IT was a move that was used to deadly effect in an early James Bond film, but fortunately in real life it didn’t get the chance to work.

For when jealous husband Jonathan Papps connected his wife’s bath to the electricity mains in a bid to shock her, literally, into ending an affair, he couldn’t go through with the plan. Instead he told her he found the sinister wiring himself as he checked on a bath leak and blamed it on his wife’s lover.

However Papps, who lived in Colin Road, Worcester, confessed to detectives that he got the idea after reading a Sunday newspaper article about the electric chair in America – although the technique was most famously used during a fight in the movie Goldfinger, when Bond knocks his assailant into a bath of water and then throws in a live electric fan heater, electrocuting the man immediately.

At Hereford Crown Court in February 1988, the love triangle between 29-year-old lorry driver Papps, his wife Beverley, aged 28, and her market gardener lover Christopher Tustin, 26, of Badsey, near Evesham, was laid bare when Papps faced charges of perverting the course of justice.

The jury was told the police investigation into the case had undergone a dramatic volte-face, because officers at first suspected it was the two lovers who had plotted to kill the husband. The electric cable at the Papps’ family home in Berkeley Street, Barbourne, was fixed to the underside of the bath by bulldog clips and ran under carpets to a plug socket on the floor below in the living room.

Peter Carr, prosecuting, said detectives initially thought it was a plot by Beverley Papps and Christopher Tustin to kill Papps and get him out of the way. In fact, Tustin was arrested on suspicion of attempted murder and Mrs Papps was arrested for conspiracy to murder.

But both were freed without charge after detailed questioning and suspicion switched to Jonathan Papps.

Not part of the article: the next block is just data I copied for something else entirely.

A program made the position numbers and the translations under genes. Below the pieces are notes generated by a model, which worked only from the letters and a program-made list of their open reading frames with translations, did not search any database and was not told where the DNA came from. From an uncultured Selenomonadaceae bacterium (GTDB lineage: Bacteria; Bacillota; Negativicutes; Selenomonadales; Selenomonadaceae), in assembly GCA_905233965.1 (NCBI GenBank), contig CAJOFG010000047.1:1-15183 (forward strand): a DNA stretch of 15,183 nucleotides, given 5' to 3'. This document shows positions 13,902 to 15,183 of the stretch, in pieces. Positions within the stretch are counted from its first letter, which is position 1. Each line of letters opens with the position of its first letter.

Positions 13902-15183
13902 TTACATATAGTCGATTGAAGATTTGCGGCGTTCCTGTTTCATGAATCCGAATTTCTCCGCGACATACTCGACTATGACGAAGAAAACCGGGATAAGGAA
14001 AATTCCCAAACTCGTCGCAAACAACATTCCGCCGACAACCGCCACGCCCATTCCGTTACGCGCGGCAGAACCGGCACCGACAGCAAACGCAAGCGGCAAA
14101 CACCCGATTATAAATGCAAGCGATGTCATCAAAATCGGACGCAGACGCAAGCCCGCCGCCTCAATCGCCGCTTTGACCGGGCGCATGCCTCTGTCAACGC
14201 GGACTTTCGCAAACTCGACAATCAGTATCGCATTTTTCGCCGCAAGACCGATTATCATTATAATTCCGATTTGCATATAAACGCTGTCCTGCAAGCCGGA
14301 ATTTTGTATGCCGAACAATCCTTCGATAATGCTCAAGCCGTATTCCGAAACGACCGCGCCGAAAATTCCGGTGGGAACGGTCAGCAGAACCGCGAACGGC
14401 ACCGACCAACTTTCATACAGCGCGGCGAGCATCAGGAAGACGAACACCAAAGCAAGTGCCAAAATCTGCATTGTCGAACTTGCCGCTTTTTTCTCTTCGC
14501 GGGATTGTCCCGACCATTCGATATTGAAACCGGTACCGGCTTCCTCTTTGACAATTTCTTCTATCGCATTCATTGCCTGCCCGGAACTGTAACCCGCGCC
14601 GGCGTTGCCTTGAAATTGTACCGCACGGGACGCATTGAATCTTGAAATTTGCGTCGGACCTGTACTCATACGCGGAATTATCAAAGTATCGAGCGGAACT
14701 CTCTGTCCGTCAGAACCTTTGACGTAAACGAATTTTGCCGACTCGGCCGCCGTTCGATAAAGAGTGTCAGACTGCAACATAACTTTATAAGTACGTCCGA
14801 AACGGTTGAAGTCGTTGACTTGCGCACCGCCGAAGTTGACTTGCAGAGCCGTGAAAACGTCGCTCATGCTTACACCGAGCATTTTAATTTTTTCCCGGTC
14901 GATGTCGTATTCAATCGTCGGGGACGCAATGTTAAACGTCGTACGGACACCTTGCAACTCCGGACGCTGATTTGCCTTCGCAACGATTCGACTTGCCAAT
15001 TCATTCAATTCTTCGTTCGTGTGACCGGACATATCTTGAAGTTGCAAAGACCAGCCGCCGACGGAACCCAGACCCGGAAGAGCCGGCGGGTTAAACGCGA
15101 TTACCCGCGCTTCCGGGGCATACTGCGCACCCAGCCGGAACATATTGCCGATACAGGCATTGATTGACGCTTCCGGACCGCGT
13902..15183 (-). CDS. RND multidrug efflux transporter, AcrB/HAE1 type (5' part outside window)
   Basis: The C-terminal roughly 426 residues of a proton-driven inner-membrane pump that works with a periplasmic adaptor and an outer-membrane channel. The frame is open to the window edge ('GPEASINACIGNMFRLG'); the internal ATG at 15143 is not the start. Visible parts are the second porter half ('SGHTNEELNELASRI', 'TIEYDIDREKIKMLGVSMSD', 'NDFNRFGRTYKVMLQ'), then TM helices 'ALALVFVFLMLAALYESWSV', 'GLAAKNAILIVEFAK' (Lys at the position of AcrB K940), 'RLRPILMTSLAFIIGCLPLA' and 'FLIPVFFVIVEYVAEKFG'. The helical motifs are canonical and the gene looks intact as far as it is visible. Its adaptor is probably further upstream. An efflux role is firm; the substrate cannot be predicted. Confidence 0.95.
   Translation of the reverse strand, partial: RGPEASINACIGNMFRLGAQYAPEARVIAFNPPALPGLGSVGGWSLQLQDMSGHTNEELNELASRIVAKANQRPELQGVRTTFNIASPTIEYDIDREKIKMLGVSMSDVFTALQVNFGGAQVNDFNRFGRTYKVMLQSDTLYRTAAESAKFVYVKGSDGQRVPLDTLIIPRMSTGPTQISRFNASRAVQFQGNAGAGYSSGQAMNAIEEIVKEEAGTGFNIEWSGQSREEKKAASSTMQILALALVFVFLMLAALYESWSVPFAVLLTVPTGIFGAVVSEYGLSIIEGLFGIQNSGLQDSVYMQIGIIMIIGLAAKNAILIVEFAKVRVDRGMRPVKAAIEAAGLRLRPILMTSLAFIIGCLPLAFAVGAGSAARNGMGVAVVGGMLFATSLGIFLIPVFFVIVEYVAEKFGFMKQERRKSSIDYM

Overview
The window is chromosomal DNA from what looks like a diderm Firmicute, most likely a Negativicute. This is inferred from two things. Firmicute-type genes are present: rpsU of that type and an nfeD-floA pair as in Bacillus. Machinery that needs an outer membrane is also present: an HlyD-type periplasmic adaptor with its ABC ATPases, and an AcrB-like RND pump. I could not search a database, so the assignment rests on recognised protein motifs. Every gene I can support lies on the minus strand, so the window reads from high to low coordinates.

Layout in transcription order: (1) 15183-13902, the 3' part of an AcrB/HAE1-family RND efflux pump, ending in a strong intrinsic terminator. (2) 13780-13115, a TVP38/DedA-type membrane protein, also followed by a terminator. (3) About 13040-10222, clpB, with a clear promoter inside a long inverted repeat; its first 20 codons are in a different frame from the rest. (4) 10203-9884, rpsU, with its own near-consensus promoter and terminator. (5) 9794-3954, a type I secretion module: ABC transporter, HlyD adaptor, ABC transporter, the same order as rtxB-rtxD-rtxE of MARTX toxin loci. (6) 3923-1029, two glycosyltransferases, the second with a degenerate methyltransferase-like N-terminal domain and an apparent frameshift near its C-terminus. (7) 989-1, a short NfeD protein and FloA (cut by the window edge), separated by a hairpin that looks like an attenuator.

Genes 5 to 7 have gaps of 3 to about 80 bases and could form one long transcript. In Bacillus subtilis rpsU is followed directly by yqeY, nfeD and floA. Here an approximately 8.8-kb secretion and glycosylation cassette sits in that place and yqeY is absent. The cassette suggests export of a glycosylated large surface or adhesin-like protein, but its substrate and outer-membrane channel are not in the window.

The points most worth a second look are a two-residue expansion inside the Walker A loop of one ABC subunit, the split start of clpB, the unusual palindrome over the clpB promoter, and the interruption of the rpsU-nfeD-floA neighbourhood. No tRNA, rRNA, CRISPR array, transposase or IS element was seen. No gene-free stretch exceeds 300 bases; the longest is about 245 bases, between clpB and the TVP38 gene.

Mr Carr added: “The prosecution believe the circuit was rigged up by Papps as a device to try and frighten his wife into stopping her relationship with Mr Tustin. He falsely implied that Mr Tustin was the creator.”

The lovers’ affair began when the couple met at a Worcester nightclub and Mr Tustin would frequently visit the Papps’ home, even sleeping on the sofa at night. The bath wiring came to light in June 1987 when Papps called his wife to show her what he’d found.

With police involved and the trio in custody, Papps told the jury he had only confessed to the crime so that his wife would be freed from a police cell. He claimed his wife suffered from claustrophobia and he knew being locked up would badly affect her.

He added: “When I was told my wife and Tustin had been charged with attempted murder I was devastated. I wanted my wife freed, so I lied about wiring up the bath myself.”

But in a police interview tape played to the court he said: “I had no intention of using it (the wiring) as a lethal weapon. It was purely a frightener.”

Papps told police he had even tested the circuit himself, adding: “It bloody worked. I couldn’t believe it.”

Ironically, he didn’t know that by the time he set up the device his wife’s affair was over, although Tustin was reluctant to accept it and kept phoning the family home.

Papps also told officers of his tormented nine-year marriage, during which he claimed his wife had continually criticised him over his inability to provide for the family and taunted him, saying he “hadn’t got the guts” to put an end to the love triangle.

The jury took just three hours to find Jonathan Papps guilty of perverting the course of justice and he was sentenced to nine months in prison.

His unnecessary attempt to frame his wife’s lover for attempted murder had rebounded badly and Judge Frank Blennerhassett told him: “To implicate an innocent man in any crime, let alone such a heinous offence, is an act of wickedness which undermines the whole system of justice.”

However, in mitigation, defence counsel Christopher James pointed out: “The defendant is a man with an exemplary background who is unlikely to commit any offence ever again.”